Mystery religions, which offered initiates salvation in the afterlife, were a matter of personal choice for an individual, practiced in addition to carrying on one's family rites and participating in public religion. The mysteries, however, involved exclusive oaths and secrecy, conditions that conservative Romans viewed with suspicion as characteristic of "magic", conspiracy (coniuratio), and subversive activity. Sporadic and sometimes brutal attempts were made to suppress religionists who seemed to threaten traditional morality and unity. In Gaul, the power of the druids was checked, first by forbidding Roman citizens to belong to the order, and then by banning druidism altogether. At the same time, however, Celtic traditions were reinterpreted within Imperial theology, and a new Gallo-Roman religion coalesced, with its capital at the Sanctuary of the Three Gauls in Lugdunum (present-day Lyon, France). The sanctuary established precedent for Western cult as a form of Roman-provincial identity.
The monotheistic rigor of Judaism posed difficulties for Roman policy that led at times to compromise and the granting of special exemptions. Tertullian noted that the Jewish religion, unlike that of the Christians, was considered a religio licita, "legitimate religion." Wars between the Romans and the Jews occurred when conflict, political as well as religious, became intractable. When Caligula wanted to place a golden statue of his deified self in the Temple in Jerusalem, the potential sacrilege and likely war were prevented only by his timely death. The Siege of Jerusalem in 70 AD led to the sacking of the temple and the dispersal of Jewish political power.
Christianity emerged in Roman Judea as a Jewish religious sect in the 1st century AD. The religion gradually spread out of Jerusalem, initially establishing major bases in first Antioch, then Alexandria, and over time throughout the Empire as well as beyond. Imperially authorized persecutions were limited and sporadic, with martyrdoms occurring most often under the authority of local officials.
The first persecution by an emperor occurred under Nero, and was confined to the city of Rome. Tacitus reports that after the Great Fire of Rome in AD 64, some among the population held Nero responsible and that the emperor attempted to deflect blame onto the Christians. After Nero, a major persecution occurred under the emperor Domitian and a persecution in 177 took place at Lugdunum, the Gallo-Roman religious capital. A surviving letter from Pliny the Younger, governor of Bythinia, to the emperor Trajan describes his persecution and executions of Christians. The Decian persecution of 246–251 was a serious threat to the Church, but ultimately strengthened Christian defiance. Diocletian undertook what was to be the most severe persecution of Christians, lasting from 303 to 311.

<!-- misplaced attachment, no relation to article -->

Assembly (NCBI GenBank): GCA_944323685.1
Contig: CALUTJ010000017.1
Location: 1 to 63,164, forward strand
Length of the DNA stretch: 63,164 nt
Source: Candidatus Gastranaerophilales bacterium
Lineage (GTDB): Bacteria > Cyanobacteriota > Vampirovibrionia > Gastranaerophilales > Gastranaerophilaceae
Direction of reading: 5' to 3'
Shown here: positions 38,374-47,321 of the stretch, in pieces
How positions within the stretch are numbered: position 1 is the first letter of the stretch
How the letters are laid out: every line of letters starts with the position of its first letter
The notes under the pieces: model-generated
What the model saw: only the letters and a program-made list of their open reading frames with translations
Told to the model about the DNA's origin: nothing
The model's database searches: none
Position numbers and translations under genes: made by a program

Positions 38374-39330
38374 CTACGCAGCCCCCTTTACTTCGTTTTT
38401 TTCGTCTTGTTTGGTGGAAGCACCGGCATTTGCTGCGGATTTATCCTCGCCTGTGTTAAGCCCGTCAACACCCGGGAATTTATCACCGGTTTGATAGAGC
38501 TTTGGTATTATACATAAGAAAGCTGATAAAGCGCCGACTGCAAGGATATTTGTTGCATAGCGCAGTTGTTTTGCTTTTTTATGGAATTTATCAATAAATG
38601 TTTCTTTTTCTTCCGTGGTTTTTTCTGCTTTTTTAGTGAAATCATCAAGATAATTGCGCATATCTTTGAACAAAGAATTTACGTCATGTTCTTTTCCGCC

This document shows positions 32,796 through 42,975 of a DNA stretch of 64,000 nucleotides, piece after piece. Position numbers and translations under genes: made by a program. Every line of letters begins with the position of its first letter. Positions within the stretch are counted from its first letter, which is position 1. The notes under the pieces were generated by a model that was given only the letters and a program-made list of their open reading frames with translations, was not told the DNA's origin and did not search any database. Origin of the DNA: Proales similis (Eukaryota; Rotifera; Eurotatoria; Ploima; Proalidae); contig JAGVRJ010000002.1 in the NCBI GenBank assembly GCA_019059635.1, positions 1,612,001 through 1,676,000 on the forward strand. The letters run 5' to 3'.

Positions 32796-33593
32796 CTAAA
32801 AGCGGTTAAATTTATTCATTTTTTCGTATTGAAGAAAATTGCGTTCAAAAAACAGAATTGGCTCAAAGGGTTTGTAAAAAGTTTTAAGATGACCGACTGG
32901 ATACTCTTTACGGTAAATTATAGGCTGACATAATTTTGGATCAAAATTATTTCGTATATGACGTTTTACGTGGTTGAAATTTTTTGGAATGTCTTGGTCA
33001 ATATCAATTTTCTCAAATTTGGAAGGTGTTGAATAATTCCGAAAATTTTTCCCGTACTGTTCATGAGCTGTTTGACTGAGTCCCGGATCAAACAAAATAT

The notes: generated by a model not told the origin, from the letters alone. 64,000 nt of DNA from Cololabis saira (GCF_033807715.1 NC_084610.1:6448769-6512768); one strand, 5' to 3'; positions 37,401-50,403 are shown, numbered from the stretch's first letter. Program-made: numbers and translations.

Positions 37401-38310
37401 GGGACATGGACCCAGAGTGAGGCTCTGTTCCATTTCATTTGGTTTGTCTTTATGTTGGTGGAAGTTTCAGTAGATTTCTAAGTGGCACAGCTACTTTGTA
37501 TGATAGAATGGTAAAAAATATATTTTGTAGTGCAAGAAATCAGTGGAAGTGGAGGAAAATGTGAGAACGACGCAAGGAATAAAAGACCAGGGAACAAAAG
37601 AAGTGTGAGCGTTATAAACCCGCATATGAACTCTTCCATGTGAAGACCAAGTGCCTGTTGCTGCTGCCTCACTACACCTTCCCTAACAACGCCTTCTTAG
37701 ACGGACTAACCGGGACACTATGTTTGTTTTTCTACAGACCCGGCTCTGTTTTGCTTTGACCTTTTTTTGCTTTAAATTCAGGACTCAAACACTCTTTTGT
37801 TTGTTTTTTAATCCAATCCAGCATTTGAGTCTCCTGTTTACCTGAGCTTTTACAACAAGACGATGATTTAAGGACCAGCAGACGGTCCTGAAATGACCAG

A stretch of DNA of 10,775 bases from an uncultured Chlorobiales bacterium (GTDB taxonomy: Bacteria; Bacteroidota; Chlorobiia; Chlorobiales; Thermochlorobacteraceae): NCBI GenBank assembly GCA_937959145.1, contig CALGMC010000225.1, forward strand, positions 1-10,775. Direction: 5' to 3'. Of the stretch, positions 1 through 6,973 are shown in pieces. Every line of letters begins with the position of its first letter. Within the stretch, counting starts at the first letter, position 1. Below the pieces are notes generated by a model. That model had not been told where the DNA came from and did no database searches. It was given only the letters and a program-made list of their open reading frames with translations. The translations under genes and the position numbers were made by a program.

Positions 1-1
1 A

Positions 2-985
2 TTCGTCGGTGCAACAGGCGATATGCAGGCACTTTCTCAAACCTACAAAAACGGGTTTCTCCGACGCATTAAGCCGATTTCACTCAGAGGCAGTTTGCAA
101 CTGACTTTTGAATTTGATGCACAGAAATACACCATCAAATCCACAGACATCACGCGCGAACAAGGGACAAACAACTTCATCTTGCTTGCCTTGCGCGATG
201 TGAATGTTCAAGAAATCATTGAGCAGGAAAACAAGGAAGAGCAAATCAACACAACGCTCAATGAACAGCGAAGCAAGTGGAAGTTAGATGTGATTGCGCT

In the early 4th century, Constantine I became the first emperor to convert to Christianity, launching the era of Christian hegemony. The emperor Julian made a short-lived attempt to revive traditional and Hellenistic religion and to affirm the special status of Judaism, but in 391 under Theodosius I Christianity became the official state religion of Rome, to the exclusion of all others. From the 2nd century onward, the Church Fathers had begun to condemn the diverse religions practiced throughout the Empire collectively as "pagan." Pleas for religious tolerance from traditionalists such as the senator Symmachus (d. 402) were rejected, and Christian monotheism became a feature of Imperial domination. Heretics as well as non-Christians were subject to exclusion from public life or persecution, but Rome's original religious hierarchy and many aspects of its ritual influenced Christian forms, and many pre-Christian beliefs and practices survived in Christian festivals and local traditions.